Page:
Alex Tully

Alex Tully lives outside Cleveland with her husband, two teenagers, and a golden retriever named Trooper. Fifteen years ago her life took a dramatic turn with a diagnosis of MS. She decided to quit her career as a finance professional and try something she truly loved - writing.

Her debut novel, Hope for Garbage, a coming-of-age story, was released in 2014. Kirkus Reviews called it, "The fulfilling story of a young man who can turn trash into treasure" and featured it in the October 2014 issue of Kirkus Reviews  ...See more >

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"The fulfilling story of a young man who can turn trash into treasure."

Kirkus Reviews


Pub Date:
ISBN: 978-0692024836
Page count: 268pp

Tully’s debut novel concerns the coming-of-age of a teenage boy in suburban Cleveland.

Trevor McNulty is somewhat peculiar for a 17-year-old boy. His best friend is a man in his 70s, his childhood involved a mysterious tragic event, and his passion in life is garbage picking. Discovering the things people are throwing out, Trevor enjoys nothing so much as repairing these items in a run-down garage he calls “the Box.” Whether the end result involves giving the repaired items away to charity or handing them over to his alcoholic uncle (“one of the biggest assholes on the planet”) for resale, Trevor finds the refurbishing process fulfilling. When a mission to rescue an unwanted lawn mower lands Trevor in a fancy neighborhood, he winds up falling in love. Meeting the beautiful Barbara (Bea to friends), with her dyed black hair and luxurious home, he is overcome with the nervous excitement of new love. The two have chemistry together, despite the fact that Bea’s home life isn’t quite as picturesque as it may appear: Her father, Bill, is distant and possibly having an affair, while her mother, Evelyn, is moody and prone to “closet-drinking.” After Evelyn throws herself at Trevor in a pitiful display of need, Trevor’s odd life becomes surrounded by the difficulties of other people. What’s a young boy who simply wants to fix things to do? Detailed nicely with the finer points of life in Cleveland, Trevor’s adventure proves believable, his eccentricity notwithstanding. Resourceful and kind, he emerges as a young man worth rooting for even if supporting characters tend to be painted with broad strokes. Bea’s wise African-American housekeeper, Lorene, for example, may strike readers as all too stereotypical with her excellent cooking, simple advice and selfless ability to help solve the problems of the white characters around her. Lagging at times amid the back and forth of an adolescent relationship, the story manages to bring in new surprises while keeping Trevor’s past an intriguing secret.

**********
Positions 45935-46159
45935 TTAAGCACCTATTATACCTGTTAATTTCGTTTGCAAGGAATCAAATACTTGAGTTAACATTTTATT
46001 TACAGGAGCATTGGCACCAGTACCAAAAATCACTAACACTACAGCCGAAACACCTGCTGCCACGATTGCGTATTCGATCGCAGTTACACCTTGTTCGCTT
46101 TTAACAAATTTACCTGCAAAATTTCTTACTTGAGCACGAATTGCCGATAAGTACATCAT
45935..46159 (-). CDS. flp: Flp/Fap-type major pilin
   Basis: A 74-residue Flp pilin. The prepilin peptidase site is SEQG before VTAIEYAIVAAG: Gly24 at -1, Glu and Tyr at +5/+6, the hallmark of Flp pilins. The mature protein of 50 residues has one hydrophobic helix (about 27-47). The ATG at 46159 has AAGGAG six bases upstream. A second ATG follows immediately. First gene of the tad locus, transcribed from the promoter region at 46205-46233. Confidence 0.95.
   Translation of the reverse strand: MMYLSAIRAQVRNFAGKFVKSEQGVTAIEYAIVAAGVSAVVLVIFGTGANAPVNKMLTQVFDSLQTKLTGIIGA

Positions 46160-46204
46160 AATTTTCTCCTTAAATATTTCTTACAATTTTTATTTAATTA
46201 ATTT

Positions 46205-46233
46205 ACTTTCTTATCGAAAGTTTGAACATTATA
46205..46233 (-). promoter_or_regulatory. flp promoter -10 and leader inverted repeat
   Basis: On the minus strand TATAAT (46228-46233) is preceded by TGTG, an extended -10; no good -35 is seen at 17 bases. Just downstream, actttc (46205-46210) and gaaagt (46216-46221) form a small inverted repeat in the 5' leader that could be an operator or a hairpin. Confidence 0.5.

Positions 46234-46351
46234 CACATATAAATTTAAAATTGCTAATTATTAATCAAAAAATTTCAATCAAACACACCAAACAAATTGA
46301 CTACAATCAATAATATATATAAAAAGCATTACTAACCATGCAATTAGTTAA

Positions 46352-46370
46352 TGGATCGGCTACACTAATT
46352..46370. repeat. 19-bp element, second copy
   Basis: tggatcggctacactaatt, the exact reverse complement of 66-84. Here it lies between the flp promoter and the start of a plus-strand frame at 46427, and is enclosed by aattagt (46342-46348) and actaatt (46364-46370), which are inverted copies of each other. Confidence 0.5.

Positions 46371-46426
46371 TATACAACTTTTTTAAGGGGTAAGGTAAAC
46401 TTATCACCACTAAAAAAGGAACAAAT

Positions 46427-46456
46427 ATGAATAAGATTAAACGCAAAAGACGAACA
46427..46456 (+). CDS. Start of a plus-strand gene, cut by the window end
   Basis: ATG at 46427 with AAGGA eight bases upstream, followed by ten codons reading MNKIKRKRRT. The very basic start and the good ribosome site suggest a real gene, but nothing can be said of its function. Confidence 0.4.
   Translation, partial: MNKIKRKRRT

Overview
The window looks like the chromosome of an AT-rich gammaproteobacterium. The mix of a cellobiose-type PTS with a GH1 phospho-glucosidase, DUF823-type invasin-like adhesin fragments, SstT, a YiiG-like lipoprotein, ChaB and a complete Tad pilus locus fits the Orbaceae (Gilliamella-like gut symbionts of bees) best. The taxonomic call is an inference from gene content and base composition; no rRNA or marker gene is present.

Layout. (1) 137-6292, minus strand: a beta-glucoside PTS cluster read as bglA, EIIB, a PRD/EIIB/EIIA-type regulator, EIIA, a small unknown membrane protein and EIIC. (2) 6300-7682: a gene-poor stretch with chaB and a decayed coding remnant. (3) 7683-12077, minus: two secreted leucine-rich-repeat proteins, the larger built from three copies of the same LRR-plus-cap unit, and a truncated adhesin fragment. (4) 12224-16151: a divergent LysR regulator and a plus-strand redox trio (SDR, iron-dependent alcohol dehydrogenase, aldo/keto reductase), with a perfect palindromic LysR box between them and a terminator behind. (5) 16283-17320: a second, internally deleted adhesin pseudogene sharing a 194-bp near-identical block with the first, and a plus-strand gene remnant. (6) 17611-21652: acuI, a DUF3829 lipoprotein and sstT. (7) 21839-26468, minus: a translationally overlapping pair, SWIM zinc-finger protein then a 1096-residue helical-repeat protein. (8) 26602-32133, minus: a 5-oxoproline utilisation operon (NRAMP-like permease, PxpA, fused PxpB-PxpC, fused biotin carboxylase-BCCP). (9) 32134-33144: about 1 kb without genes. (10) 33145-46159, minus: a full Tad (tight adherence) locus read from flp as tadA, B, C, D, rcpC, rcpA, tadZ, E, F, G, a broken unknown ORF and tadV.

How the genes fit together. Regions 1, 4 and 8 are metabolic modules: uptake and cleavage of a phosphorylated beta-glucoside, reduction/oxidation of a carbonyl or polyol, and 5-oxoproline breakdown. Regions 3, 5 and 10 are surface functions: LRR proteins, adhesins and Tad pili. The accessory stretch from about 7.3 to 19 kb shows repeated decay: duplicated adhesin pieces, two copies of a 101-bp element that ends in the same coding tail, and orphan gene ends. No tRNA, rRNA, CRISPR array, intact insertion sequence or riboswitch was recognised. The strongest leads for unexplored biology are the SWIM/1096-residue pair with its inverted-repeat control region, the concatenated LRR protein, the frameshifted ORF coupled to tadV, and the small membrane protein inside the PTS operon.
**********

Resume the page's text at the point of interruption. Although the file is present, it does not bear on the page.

The fulfilling story of a young man who can turn trash into treasure.